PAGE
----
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Section 169A Road Transport Act 2013
Direction to Stop Light Vehicle or Light Combination: To Enable Exercise of Other Powers

Section 169A of the Road Transport Act 2013 (NSW) is ‘Direction to Stop Light Vehicle or Light Combination: To Enable Exercise of Other Powers’ and is extracted below.

If you require the services of a traffic defence team that specialises in representing clients for cases under the Road Transport Act, call Sydney Criminal Lawyers today on (02) 9261 8881 to arrange a consultation.

Our team is vastly experienced in advising and representing clients in traffic law cases, and will fight to ensure you achieve the optimal result in the circumstances.

We offer fixed fees for all traffic cases, and a free first conference for those who are going to court.

The Legislation

Section 169A of the Road Transport Act 2013 is Direction to Stop Light Vehicle or Light Combination: To Enable Exercise of Other Powers and reads as follows:

Direction to stop light vehicle or light combination: to enable exercise of other powers

(1) This section applies to:

(a) a light vehicle or light combination located:

(i) on any road, or

(ii) in or on any public place, or

(iii) in or on any premises occupied or owned by the Authority or by any other public authority, and

(b) the driver of such a light vehicle or light combination who is apparently in, on or in the vicinity of the vehicle or combination.

(2) An authorised officer may, for the purpose of or in connection with exercising other powers under the road transport legislation, direct:

(a) the driver of a light vehicle or light combination to stop the vehicle or combination, or

(b) the driver of a light vehicle or light combination or any other person not to do any one or more of the following:

(i) move the vehicle or combination,

(ii) interfere with it or any equipment in or on it,

(iii) interfere with its load.

(3) A direction to stop a light vehicle or light combination may require that it be stopped without delay, or that it be stopped at the nearest place for it to be safely stopped as indicated by the officer.

(4) A direction to stop the light vehicle or light combination, or not to move it, or not to interfere with it or any equipment in or on it or with its load, does not prevent an authorised officer from giving the driver or another person any later inconsistent directions under other provisions of the road transport legislation.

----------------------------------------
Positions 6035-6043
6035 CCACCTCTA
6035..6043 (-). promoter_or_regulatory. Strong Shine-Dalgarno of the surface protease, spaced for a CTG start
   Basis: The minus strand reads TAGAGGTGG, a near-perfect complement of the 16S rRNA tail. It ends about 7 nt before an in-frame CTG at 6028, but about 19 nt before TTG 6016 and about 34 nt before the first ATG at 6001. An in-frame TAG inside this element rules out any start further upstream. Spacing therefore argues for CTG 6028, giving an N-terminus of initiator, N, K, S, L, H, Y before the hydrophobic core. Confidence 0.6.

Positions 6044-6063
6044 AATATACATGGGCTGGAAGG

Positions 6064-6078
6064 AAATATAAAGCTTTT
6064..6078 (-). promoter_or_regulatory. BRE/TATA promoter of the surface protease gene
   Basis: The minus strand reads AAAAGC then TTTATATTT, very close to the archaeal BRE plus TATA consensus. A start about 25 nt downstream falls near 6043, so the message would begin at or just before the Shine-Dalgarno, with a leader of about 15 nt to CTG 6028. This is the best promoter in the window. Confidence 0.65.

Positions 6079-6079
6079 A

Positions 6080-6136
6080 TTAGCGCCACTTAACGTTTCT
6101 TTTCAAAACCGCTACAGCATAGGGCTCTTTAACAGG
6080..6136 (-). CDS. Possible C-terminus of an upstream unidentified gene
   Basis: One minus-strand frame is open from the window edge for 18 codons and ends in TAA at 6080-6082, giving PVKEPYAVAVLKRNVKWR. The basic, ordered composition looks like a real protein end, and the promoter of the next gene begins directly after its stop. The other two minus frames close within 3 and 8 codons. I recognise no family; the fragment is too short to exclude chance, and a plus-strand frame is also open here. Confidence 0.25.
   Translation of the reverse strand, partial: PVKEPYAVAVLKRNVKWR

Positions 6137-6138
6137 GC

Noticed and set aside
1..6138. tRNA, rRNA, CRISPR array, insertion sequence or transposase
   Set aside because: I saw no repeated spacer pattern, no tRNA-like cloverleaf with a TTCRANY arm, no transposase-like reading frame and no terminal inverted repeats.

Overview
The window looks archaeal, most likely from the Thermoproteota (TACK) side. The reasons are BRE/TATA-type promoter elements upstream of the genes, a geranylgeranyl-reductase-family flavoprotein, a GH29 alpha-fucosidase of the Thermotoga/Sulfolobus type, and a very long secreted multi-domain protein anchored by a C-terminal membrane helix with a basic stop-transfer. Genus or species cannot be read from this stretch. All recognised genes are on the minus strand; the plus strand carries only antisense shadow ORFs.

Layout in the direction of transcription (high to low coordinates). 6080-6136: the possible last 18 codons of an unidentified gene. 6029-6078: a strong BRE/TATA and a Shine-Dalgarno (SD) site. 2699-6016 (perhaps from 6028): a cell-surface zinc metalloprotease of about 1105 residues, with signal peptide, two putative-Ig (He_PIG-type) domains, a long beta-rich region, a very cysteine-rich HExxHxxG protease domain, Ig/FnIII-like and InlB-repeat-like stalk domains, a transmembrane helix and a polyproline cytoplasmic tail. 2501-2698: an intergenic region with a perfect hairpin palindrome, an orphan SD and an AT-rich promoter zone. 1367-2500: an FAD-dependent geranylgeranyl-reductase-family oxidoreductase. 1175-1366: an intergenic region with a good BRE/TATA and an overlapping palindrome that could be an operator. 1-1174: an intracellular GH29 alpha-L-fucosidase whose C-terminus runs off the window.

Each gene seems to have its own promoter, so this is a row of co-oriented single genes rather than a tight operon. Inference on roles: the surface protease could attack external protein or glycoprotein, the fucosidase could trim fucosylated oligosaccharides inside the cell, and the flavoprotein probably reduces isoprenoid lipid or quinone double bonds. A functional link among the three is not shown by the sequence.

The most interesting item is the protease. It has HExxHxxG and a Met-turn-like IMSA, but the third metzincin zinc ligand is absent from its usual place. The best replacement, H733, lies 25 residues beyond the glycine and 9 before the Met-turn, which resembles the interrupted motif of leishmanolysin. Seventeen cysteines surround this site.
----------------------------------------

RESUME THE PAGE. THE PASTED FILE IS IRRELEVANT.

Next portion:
(5) A direction under this section may be given to a driver or other person orally or by means of a sign or signal (electronic or otherwise), or in any other manner.

(6) A direction ceases to be operative to the extent that an authorised officer:

(a) gives the driver or other person a later inconsistent direction, or

(b) indicates to the driver or other person that the direction is no longer operative.

(7) A person is guilty of an offence if:

(a) the person is subject to an operative direction under subsection (2), and

(b) the person engages in conduct that results in a contravention of the direction.

The penalties

Maximum penalty: 60 penalty units.

(8) In this section:

“stop” a light vehicle or light combination means to stop the vehicle or combination and keep it stationary.

Note : See also section 513 of the Heavy Vehicle National Law (NSW) in relation to directions to stop heavy vehicles for the purposes of that Law.

Why Sydney Criminal Lawyers®?

Choosing the right legal team to defend your reputation and interests can be a difficult process.

However, it is always important to look at a firm’s experience and results when making this decision.

At Sydney Criminal Lawyers®, we have extensive experience defending and winning some of the most complex traffic matters – so you can rest assured that you are in safe hands.

Our traffic law specialists will take the time in every case to carefully scrutinise all the evidence in order to identify problems with the prosecution case at an early stage in the proceedings.

Where issues are found, our lawyers will write to the prosecution asking to have the charges dropped on this basis – often sparing our clients the considerable time and expense associated with defended hearings.

However, should your matter proceed to court, our senior lawyers will represent you and present a strong defence case to maximise your chances of being found ‘not guilty.’

Our senior lawyers are highly skilled advocates who have been recognised for their expert knowledge of the traffic law, as well as their ability to obtain excellent results in difficult cases.

We can assist you in avoiding the harsh penalties imposed by the law if you simply wish to plead guilty – in these cases, our experienced advocates can prepare and present compelling sentencing submissions which focus on any positive factors of your case.

For the best defence in your case, get the experts on your side today. Call us now on (02) 9261 8881 and book your FREE first conference with our traffic law specialists.

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